It’s striking that many of the dreams were given to unbelievers rather than to believers. Abimelech, Pharaoh’s cupbearer, his baker, the king of Babylon, pagan astrologers, Pilate’s wife. God used dreams to warn these people, to trouble them, to awaken them – and then he brought believers across their paths through whom he could speak to them in clearer and more direct ways. Apart from the events surrounding Jesus’s birth we have no instance in the New Testament of God communicating with a believer through dreams. We know that apostles such as Simon Peter, John and Paul had visions in which God revealed wonderful things to them. But from the time when the Lord Jesus took up his work on earth, we have no example of God speaking to a sleeping believer in a dream.

So be cautious. When Christians tell you dramatic stories about the things God has shown them in dreams, you’ve got every reason to be sceptical.

Predicting the future

Believers should never claim on the basis of a dream that they know what’s going to happen. There are countless examples – especially in the last fifty years – of Christians who have announced that God has shown them the future in a dream. And again and again, they – or those who have believed them – have been left disillusioned or humiliated. Shall I give you an example, almost at random? Here is Pastor Willie Soans talking about “a dream given to him at 5.10 am on Sunday 7th September 1998” during the Powys Prayer Conference in Wales. Mr Soans “is part of an apostolic team responsible for 15,000 believers in the New Life Church in Bombay, India”. And in his dream he saw “revival” coming to Wales.

“In Wales the Father’s house is locked. Someone locked the Father’s home and threw away the keys. Over the years that have passed by, the keys have gone deeper and deeper, as the dust of the ages, the dust of tradition and formalism has settled over the keys to the Father’s home. So much so that the ground above the keys has become hard and solid and, at times, impenetrable.

Then I saw a great shaking beginning to start. It as as if a great earthquake came upon the land – this was very sudden and quick. The earth opened up, and deep down in the ground, still shining and clean were seen the keys. The moment the keys came to be seen the shaking stopped…

After the shaking stopped, I saw that the keys were too deep and too far for one man to go down and get it. If anyone would try that, they would get killed – it was so dangerous. So I saw men come together. It seems they already knew what to do. They slowly formed a human chain. Each man carefully holding the others hand, the formed a long chain till the line reached the bottom and I saw an insignificant man pick up the keys. There was great joy as this happened and people began to become ecstatic and dance.

When I saw the keys I was very surprised. I had never seen these kinds of keys before. They were not easy to carry…” *1

He describes each key in detail and then he declares: “The Lord is about to do something that is beyond our imaginations for Wales. This is indeed the ‘Kairos’ time for this Nation”.

Well, that was 1998. And the people who believed that “the Kairos (crisis) time” had arrived are still waiting…

Looking for guidance

So believers should never imagine that their dreams are a reliable guide to the future.

Even more important, they should never think that their dreams are a sure guide by which to make decisions. There are many, many passages in the Bible that warn God’s people against relying on dreams rather than on God’s word for guidance:

If a prophet or a dreamer of dreams arises among you and gives you a sign or a wonder, and the sign or wonder that he tells you comes to pass, and if he says, Let us go after other gods, which you have not known, and let us serve them, you shall not listen to the words of that prophet or that dreamer of dreams. For the LORD your God is testing you, to know whether you love the LORD your God with all your heart and with all your soul… (Deuteronomy 13:1-3).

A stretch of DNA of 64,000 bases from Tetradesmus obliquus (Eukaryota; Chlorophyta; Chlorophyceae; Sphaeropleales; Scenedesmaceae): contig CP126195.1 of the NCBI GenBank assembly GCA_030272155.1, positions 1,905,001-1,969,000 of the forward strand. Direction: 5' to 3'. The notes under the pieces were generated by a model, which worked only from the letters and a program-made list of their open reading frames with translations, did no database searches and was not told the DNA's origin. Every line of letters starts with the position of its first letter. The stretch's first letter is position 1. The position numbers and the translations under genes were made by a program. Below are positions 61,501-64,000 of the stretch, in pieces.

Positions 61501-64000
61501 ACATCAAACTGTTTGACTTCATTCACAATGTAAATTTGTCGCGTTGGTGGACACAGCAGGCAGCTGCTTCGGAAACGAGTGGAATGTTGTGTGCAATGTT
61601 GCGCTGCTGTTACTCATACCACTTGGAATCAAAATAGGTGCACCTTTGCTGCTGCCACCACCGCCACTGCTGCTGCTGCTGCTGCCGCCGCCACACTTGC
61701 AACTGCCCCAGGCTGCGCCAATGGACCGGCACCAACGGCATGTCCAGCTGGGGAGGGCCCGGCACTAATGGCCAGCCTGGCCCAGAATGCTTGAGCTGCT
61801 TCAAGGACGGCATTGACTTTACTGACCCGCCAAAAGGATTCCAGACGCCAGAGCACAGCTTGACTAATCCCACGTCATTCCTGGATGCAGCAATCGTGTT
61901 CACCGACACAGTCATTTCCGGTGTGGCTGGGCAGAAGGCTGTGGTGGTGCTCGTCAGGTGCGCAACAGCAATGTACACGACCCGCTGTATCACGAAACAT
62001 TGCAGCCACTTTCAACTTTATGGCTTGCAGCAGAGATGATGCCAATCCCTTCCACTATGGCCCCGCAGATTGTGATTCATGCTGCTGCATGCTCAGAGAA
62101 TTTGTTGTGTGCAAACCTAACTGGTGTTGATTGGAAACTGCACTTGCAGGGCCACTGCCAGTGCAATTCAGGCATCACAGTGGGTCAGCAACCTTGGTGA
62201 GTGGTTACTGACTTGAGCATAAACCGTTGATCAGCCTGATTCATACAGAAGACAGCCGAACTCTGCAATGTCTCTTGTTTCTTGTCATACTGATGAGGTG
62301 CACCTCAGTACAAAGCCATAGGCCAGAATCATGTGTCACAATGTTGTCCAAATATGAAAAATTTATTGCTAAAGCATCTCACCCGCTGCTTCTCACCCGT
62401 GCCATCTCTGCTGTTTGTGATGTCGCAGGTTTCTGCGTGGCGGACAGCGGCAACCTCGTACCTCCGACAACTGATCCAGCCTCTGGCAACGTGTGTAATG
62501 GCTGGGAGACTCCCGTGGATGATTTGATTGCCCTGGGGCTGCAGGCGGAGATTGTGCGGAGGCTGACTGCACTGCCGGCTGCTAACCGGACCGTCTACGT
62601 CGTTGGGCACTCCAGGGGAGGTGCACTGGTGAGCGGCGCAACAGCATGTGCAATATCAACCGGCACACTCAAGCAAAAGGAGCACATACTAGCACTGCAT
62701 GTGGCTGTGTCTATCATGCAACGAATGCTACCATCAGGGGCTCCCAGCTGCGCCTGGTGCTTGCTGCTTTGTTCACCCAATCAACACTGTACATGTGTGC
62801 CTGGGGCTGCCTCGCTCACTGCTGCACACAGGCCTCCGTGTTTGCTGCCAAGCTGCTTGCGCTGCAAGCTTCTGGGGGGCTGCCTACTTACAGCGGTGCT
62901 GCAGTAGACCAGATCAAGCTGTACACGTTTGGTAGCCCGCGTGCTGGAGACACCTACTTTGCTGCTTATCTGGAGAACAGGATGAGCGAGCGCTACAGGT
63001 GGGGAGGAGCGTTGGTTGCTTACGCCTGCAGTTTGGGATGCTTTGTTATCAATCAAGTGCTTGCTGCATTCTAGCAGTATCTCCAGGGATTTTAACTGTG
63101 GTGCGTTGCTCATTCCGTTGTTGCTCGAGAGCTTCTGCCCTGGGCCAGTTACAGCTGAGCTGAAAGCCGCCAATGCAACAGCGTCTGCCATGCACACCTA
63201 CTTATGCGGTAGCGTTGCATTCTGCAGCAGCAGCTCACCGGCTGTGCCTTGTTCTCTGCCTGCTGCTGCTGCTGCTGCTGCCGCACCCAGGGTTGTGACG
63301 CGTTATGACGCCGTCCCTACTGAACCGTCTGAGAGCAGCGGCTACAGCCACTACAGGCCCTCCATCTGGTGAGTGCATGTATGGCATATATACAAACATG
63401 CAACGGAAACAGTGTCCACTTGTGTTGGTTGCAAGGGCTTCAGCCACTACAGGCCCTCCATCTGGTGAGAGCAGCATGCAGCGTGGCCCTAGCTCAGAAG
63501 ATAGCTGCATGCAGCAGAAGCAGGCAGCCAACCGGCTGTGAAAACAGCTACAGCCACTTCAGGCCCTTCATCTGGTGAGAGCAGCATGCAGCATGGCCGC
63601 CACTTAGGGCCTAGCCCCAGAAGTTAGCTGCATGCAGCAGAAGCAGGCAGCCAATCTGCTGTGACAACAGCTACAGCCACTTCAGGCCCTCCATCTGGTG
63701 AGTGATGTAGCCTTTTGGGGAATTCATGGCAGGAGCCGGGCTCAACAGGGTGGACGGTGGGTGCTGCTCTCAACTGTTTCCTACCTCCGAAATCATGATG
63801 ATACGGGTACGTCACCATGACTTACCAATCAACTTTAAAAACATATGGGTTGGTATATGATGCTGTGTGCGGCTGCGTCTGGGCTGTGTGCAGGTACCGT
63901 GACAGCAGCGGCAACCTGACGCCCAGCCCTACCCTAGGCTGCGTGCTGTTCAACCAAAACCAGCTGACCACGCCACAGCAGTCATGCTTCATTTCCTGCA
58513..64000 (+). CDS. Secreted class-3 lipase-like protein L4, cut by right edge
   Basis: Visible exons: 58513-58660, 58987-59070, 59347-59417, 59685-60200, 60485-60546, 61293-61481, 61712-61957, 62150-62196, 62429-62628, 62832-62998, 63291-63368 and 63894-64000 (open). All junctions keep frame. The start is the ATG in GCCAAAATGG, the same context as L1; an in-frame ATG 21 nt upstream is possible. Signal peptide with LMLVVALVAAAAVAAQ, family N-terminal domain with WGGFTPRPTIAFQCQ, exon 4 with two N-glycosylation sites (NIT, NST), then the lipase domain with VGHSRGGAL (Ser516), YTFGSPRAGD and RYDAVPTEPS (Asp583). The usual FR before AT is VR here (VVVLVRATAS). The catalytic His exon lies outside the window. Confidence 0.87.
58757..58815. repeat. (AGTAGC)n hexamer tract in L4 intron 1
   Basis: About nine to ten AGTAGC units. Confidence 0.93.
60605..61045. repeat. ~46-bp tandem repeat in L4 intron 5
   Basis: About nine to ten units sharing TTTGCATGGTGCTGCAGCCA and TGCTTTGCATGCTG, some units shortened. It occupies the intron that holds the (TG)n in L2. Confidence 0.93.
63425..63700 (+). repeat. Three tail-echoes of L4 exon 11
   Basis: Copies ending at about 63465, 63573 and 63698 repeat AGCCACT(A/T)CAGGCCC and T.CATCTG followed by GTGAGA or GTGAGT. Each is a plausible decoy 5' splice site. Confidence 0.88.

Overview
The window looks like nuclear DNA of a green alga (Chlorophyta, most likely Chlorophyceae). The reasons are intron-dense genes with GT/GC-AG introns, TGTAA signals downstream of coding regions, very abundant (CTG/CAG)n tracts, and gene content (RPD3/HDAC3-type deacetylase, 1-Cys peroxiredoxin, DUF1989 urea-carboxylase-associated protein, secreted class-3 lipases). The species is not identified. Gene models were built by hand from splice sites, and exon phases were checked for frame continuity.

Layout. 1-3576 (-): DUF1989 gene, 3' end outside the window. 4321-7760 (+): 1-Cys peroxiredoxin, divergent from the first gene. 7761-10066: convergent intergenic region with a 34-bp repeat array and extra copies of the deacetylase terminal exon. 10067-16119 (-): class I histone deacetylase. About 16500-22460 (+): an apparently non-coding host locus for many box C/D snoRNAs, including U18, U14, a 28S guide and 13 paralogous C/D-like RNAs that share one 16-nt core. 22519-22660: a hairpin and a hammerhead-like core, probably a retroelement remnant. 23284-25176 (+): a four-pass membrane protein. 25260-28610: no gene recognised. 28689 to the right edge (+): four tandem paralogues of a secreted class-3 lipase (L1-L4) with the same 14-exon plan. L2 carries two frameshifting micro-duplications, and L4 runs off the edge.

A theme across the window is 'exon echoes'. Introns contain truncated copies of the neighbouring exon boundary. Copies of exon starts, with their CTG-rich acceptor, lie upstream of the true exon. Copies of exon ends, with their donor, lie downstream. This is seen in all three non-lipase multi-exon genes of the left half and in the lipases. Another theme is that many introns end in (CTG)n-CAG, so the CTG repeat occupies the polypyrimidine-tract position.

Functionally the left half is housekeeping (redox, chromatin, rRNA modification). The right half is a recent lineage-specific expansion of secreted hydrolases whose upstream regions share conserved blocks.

If someone says he’s had a dream and then tells you that he knows something will happen because he’s seen it in his dream, you might think, “well that proves that his dream is a reliable guide”. “No”, says Moses. “Even if his predictions come true doesn’t mean he can be trusted. If he tells you to do something that’s against God’s written commands, you must ignore him”.

Jeremiah was constantly warning his hearers against trusting and following dreams:

For thus says the LORD of hosts, the God of Israel: Do not let your prophets and your diviners who are among you deceive you, and do not listen to the dreams that they dream, for it is a lie that they are prophesying to you in my name; I did not send them, declares the LORD (Jeremiah 29:8-9).

I have heard what the prophets have said who prophesy lies in my name, saying, I have dreamed, I have dreamed! How long shall there be lies in the heart of the prophets who prophesy lies, and who prophesy the deceit of their own heart, who think to make my people forget my name by their dreams that they tell one another, even as their fathers forgot my name for Baal? Let the prophet who has a dream tell the dream, but let him who has my word speak my word faithfully. What has chaff in common with wheat? declares the LORD. (Jeremiah 23: 25-28).

When we want to know what it’s right for us to do in any situation, there is only one safe way of finding out. We must search the Bible – the written Word of God understand the principles it teaches, discover what God has commanded, and put it into practice.

Believers have been led into all sorts of foolish and immoral behaviour by paying attention to dreams instead of trusting God’s commands in the Bible.

So my advice to believers when it comes to dreams, is simple. Be very cautious. If you can learn something about yourself and your hidden worries, thoughts and feelings, that’s fine. But even then God’s book is a far more reliable guide to what’s going on in your heart. And never look to dreams to show you what’s going to happen or what you should do in any situation.

Unbelievers and their dreams

But what about unbelievers? Do I think God still uses dreams to awaken unbelievers?

Well, I can’t see any reason why not. And many sane, cautious believers can look back to the days before they were converted and remember a dream which either set them seeking God or encouraged them along the way.